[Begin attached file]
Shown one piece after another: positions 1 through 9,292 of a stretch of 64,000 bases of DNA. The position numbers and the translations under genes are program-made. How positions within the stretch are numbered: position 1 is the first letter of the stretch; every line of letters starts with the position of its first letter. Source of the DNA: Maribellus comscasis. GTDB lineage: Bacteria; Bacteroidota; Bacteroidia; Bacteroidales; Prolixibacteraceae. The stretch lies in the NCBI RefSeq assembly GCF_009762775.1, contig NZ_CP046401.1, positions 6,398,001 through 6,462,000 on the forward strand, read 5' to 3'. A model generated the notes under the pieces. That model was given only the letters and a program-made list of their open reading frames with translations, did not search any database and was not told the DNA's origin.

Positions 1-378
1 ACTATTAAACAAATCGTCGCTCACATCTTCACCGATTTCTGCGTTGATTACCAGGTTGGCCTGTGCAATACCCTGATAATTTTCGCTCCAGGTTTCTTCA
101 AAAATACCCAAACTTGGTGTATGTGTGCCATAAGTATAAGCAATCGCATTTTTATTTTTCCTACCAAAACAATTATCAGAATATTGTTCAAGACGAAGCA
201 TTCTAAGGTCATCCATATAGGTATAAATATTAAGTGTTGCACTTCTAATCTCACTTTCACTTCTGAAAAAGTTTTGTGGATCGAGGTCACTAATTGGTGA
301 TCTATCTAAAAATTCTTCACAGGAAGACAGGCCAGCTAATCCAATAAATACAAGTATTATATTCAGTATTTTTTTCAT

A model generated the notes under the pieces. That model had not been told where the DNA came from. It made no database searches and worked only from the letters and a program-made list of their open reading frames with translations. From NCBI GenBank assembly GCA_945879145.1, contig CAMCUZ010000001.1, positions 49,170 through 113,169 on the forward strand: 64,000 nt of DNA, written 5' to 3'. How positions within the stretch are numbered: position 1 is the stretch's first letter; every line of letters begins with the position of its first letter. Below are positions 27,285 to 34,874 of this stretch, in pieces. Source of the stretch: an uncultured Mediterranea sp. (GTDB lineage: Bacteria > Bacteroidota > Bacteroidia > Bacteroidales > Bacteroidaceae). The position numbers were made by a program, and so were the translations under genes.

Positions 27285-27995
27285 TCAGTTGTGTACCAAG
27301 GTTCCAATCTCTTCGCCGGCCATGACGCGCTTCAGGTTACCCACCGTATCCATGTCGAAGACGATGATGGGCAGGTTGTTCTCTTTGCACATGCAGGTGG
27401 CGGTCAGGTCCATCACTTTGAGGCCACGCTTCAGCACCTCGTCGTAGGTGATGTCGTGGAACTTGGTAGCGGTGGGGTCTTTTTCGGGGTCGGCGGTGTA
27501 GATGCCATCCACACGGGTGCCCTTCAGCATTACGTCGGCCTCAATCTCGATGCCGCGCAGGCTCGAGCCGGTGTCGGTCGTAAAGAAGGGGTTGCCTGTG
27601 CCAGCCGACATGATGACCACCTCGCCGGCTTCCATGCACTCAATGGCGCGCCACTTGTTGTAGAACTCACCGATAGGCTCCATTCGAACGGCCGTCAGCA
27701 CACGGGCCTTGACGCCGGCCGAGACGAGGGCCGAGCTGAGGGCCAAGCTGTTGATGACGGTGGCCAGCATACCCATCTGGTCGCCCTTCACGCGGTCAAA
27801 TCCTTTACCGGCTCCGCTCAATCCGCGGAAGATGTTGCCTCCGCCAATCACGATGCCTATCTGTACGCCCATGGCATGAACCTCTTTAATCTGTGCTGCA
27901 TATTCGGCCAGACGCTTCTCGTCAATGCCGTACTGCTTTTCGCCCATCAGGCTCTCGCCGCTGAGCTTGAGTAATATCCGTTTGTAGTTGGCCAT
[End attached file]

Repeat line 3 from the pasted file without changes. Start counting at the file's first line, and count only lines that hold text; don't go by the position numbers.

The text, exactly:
1 ACTATTAAACAAATCGTCGCTCACATCTTCACCGATTTCTGCGTTGATTACCAGGTTGGCCTGTGCAATACCCTGATAATTTTCGCTCCAGGTTTCTTCA